And always feels bad when a player is injured
Sometimes she goes with friends, but mostly, alone
She picks up dogs and cats
That are stray and drops them off –
Sometimes with friends, other times with the humane society
Once she ran over a dog and couldn’t sleep
For two days
She bought a clock, then threw it away
Two weeks later, she bought a watch
She thinks she accidentally discarded it
And just today, she bought another clock
But she doesn’t like its face
And she’s thinking of returning it
George didn’t ever want his empty glasses picked up, that way he could count how many he had drank, instead of having to remember. His memory was splintered now, from a cocktail of concussions and old age. Scott knew this, although it made him sad to watch the glasses pile up next to the man. George wasn’t as old as some of Scott’s regulars, but he was old enough that Scott thought of him as an old man. There was about twenty years and two million dollars difference between the two of them. In the beginning days of the bar George would loan Scott rent money so he could keep the bar afloat.
So, when George wanted to stay past closing time the younger man didn’t shoo him out. Instead, Scott got out his phone to tell his wife not to wait up. George would always spot him on his phone and his shoulders seemed to sag a little bit, losing the athletic bravado the ex NFL star always carried. That was where they were now, on a Thursday night suspended in the shadowy hours between night and morning.
“You ought to get going,” George said, glancing down at his glasses. He usually didn’t stay late, because he came in so early. But, on nights where he wanted to stay Scott couldn’t kick him out without worrying himself through the rest of the night.
“No need,” Scott said, moving to start doing inventory. “My wife’s already asleep.”
“And your kids?” George asked, hands clasped around his full drink.
“They’ve been asleep for hours,” Scott said, shaking his head. “There’s no one up waiting for me. Doesn’t matter if I go home now or in another hour.”
“I appreciate it.”
“Course,” Scott said, turning back to his work. He pulled out a small note pad, scribbling down a few orders that he needed to make. George took a sip of his drink and counted the ones in front of him.
“You could always call that kid down,” George said, breaking the comfortable silence. “I know you’ve been renting the little apartment up there to him.” He nodded towards the stairs when he said it, then turned his gaze back to Scott. “You’re the boss, you can make that call.”
“Tom doesn’t need to work right now, I’m here,” Scott said, continuing his inventory count. “Unless you’re tired of my company?” They both knew that wasn’t the case, smiling at each other as Scott said it.
“If you think that I’d prefer that little jackass over you then maybe you’re the one who needs to get tested for brain injuries,” George said with a laugh. “The kid is alright for afternoon drinking but he gets fidgety at night.”
“College kids are like newborns,” Scott said with a small laugh. “Their sleep schedules are all funky and they eat anything you put near them.”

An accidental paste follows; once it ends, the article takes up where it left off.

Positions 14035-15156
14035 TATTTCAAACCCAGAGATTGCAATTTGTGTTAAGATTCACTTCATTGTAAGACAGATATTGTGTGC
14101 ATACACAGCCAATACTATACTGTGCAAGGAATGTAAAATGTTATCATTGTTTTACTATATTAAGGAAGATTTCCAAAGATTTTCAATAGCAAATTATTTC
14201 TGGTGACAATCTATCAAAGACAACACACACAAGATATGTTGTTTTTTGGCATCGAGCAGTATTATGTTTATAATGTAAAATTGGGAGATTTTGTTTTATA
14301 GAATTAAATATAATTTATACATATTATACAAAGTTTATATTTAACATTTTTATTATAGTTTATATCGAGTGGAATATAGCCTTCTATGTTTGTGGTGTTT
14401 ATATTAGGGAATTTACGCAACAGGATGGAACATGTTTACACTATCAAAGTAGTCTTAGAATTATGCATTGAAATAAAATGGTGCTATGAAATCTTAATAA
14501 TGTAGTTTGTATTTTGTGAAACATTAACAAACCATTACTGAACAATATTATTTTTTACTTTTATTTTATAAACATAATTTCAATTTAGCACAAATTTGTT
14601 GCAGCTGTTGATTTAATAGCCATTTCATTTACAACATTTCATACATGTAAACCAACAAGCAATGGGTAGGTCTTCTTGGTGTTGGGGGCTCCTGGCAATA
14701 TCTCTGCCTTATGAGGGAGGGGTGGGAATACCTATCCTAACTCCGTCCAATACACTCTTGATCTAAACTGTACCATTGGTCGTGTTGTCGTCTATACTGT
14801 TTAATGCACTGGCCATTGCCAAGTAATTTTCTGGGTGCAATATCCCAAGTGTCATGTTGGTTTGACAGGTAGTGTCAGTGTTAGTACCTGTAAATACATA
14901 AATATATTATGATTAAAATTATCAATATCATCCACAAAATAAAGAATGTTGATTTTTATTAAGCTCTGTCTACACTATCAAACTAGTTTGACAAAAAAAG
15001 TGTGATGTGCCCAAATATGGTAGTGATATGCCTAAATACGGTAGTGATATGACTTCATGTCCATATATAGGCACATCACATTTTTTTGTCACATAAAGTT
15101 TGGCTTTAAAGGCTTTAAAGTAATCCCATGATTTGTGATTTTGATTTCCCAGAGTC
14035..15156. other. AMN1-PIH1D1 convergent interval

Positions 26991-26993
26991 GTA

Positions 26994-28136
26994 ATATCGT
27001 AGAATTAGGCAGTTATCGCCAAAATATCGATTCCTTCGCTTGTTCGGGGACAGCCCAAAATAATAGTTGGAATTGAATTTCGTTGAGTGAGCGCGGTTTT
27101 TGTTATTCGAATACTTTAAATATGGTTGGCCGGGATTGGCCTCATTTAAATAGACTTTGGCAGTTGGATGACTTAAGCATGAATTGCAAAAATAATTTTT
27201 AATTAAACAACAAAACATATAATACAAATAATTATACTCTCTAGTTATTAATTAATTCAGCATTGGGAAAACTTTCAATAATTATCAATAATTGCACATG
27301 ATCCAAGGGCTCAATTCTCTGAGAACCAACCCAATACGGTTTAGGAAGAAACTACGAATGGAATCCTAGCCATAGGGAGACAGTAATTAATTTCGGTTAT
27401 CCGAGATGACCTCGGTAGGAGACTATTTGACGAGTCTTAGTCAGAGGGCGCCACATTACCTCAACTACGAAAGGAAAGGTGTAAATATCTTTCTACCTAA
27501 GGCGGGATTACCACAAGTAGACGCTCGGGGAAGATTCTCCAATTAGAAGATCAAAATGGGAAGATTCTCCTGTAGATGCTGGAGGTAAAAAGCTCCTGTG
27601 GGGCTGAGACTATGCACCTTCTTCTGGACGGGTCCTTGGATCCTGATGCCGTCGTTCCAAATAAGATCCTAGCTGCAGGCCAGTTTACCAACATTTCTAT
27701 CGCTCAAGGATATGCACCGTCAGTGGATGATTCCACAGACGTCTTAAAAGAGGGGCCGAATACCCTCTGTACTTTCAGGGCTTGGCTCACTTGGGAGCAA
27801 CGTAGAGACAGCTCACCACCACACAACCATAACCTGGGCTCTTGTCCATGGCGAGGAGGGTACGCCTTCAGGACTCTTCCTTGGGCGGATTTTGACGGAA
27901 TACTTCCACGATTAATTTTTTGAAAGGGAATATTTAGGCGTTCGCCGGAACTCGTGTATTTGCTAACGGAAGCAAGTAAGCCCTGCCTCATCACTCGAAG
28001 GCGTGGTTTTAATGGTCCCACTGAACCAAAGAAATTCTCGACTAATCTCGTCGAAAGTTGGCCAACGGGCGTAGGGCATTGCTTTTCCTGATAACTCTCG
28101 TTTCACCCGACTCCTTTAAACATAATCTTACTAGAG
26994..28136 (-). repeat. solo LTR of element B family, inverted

“You think that I don’t remember that? I’ve already raised three of them,” George said, moving one hand to fix his ball cap. “That’s why all of my hair is goddamn gone.”
“How did the tests go today, George?” Scott asked, standing up to get his towel and looking him in the eye.
“They said my brain is going to be soup by the time I’m seventy,” he answered, taking another drink. “That’s only four more years, Scotty. My kids have all got kids they need to take care of, they can’t be taking care of me too.”
“You’ve got the money to have an in house nurse,” Scott pointed out, beginning to wipe down the bar. “I bet you could find one you can get along with.”
“Yeah, I’ll hire myself a damn babysitter,” George said, pushing a deep breath out of his nose. “When I get real senile they can change my diapers. Fucking fantastic.”
“Hey, that’s not-”
“That is,” George interrupted. “That’s exactly where my life is heading right now and there’s not a damn thing that I or anyone else can do about it.”
“If you keep mentally sharp they say that helps to slow it down,” Scott said, tapping the crossword puzzle on a newspaper resting a few seats away from George. “Maybe fill out one of those while you drink.”
“I couldn’t have done that shit when I was twenty,” George said, waving a hand at the paper. “You think if I had much upstairs I would have risked it by banging my head against guys who were a hundred pounds bigger than me?”
“You made a good living for you and your family banging heads with those guys,” Scott said, pulling his hands away from the bar.
“What family? My three wives scattered around the country? Or the one kid per marriage who only call during the holidays?” George asked, laughter tainted with bitterness and alcohol.
“I know for a fact that they call more than that,” Scott said, instead of arguing what type of family it was.
“It just feels like they don’t,” George said, looking down at his drink. “The blows seem so much harder now than they did before.”
“Brittle bones and all that,” Scott joked, watching a small smile curl George’s lips.